Chat with me:
Have you ever traveled to a Third World country? How did you prepare? Would you ever want to visit one?

Spill It Sunday [2]

The theme of this week’s “Spill It Sunday” is one of my favorite things – traveling. I’ve been so many places it’s hard for me to narrow it down – each place is so special and has its own memories and awesome things about it. I picked three of my most memorable trips – runners up that almost made the cut were Argentina and possibly Paris, because despite everything, I still love it. Thanks Arman for hosting such a fun link-up with the best topic this week!

The Big Man's World

1. Hong Kong
Hong Kong will always be such a special place to me. I literally went there on a whim. I had no idea where it was on a map until I was booking my plane ticket. I don’t know if I even realized it was kind of China at the time. This sounds really ignorant coming from the girl who got a 5 on the AP Human Geography exam without taking the class and was a total geography/history/social studies nerd but I was a freshman in college so what do you expect – clearly I was concerned about drinking vodka and not what the globe looked like.

If you go: Eat a ton of dim sum and eggettes (street-waffles), pay a hospital bill at 7-Eleven (long story), go see the Tin Tan Buddha on Lantau Island (Take the cable car, duh – and be sure to eat lunch at the monastery. I still dream about their vegetarian meals), check out the Jade Street Night Market and mingle with the other expats in Lang Kwai Fong.  Also make the trek out to Shek O – it’s one of the best beaches on the island.

I could go on for days about Hong Kong. I would probably live there if it weren’t for the oppressive heat and humidity. If you’re ever going be sure to let me know and I’ll make you potentially the best itinerary in the entire world.

almost getting it together | hong kong lantau island

Me on Lantau Island

2. Cambodia
Cambodia was life-changing for me. I remember watching the sun rise at Angkor Wat (best known from Lara Croft: Tomb Raider) and being so inspired and in awe that I literally could not sleep that night. That had never happened to me before a day in my life and hasn’t happened since.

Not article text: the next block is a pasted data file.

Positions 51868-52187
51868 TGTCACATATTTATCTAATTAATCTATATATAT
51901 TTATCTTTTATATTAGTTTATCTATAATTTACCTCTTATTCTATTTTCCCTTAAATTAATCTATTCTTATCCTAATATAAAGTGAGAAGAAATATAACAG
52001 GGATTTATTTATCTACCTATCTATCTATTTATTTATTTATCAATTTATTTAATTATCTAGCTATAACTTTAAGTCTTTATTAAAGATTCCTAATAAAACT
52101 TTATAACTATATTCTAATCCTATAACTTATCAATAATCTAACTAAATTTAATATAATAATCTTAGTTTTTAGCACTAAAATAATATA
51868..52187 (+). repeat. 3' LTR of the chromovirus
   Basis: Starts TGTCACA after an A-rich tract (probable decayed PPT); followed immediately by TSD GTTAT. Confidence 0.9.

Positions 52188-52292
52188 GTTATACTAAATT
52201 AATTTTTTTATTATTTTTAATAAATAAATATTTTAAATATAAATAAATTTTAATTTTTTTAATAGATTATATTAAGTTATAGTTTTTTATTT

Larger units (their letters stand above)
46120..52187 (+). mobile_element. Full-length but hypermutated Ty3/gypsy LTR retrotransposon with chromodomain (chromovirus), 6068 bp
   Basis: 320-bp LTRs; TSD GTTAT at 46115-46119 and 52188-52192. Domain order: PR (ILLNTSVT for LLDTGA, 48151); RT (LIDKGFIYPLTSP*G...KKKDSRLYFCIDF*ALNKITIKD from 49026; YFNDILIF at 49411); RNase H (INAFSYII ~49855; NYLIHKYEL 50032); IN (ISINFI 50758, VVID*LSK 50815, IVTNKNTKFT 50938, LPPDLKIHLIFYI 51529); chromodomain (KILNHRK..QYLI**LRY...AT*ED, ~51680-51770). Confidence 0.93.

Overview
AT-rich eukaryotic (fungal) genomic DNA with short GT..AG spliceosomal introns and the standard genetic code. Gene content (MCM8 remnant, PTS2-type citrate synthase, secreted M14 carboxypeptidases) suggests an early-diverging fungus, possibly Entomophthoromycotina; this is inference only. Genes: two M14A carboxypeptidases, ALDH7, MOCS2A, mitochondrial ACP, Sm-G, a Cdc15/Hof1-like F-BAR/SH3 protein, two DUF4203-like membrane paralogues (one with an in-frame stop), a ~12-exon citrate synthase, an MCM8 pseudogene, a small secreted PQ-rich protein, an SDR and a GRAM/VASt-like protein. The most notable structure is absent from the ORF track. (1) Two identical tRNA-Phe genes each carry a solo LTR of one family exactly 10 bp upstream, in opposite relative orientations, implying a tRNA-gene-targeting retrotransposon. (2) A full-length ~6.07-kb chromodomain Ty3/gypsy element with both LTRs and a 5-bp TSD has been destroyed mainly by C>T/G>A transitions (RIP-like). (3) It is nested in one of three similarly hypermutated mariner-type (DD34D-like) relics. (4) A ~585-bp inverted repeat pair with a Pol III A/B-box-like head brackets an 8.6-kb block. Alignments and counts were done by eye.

almost getting it together | sunrise at angkor wat

Sunrise at Angkor Wat. I never pretended to be attractive at 19 or 20.

Cambodia is so inspiring and yet, so sad. Millions and millions died under the oppression of Pol Pot in the 1970s. If you don’t know, everyone educated and living in the capital, Phnom Penh, was marched out by the Khmer Rouge to work camps in the country, unless they were murdered first. A lot of the citizens are begging in the street or maimed from land mines that are still extensively in the countryside. There are monuments to “The Killing Fields” all over the country and nothing stops you in your tracks and puts things in perspective than a case of skulls out in the open.

If you go: Get up early and see the sunrise at Angkor Wat, go horseback riding through the countryside to see little known Wats, rice fields, and the beauty of the country, eat at Happy Herb Pizza and Cambodian BBQ and spend too much money at the Artisan’s Market that is run by victims of land mines. You can get amazing hand-knit silk scarves for $1o and you know the money is going to a good cause.

I have only been to Siem Reap but in another life or time I hope to spend some extensive time in Cambodia volunteering. (Once I break myself from the dependence of needing to be no more than 20 miles from a Whole Foods at any time).

3. Hawaii
My dad and I went to Hawaii earlier this year. I had never thought about going to Hawaii until my dad wanted to go “see a volcano” (literally his words). He more or less had to put me kicking and screaming into the car to go to the airport to come back to Pittsburgh (after I demolished an entire papaya with my hands, of course).

Hawaii is great because it’s technically in the US but you don’t feel like you’re in the US. It’s expensive and difficult to get there so you see more Japanese and Australians than Americans. (I love America – I love Americans – I hate American stereotypical tourists. We’re the worst.)

almost getting it together | hawaii

Lava selfie.

If you go: We went to Oahu and the Big Island (Hawaii) but plan on going back to Maui and Kauai hopefully in 2014. In Oahu, do the hike up Diamond Head’s Crater, eat too many Acai bowls, head up to the North Shore and grab shrimp at every single shrimp truck on the way (I know I’m allergic – I just took my chances because they were too delicious not to). On the Big Island, you’re cheating yourself if you don’t go see lava (look up to see where it’s flowing – when we went it was across private property so we had to pay $100+ to hike 2+ hours over hardened lava to go see it). If you don’t go surfing while you’re in Hawaii you’re a fraud.
Chat with me:
Where’s your favorite place that you have ever visited?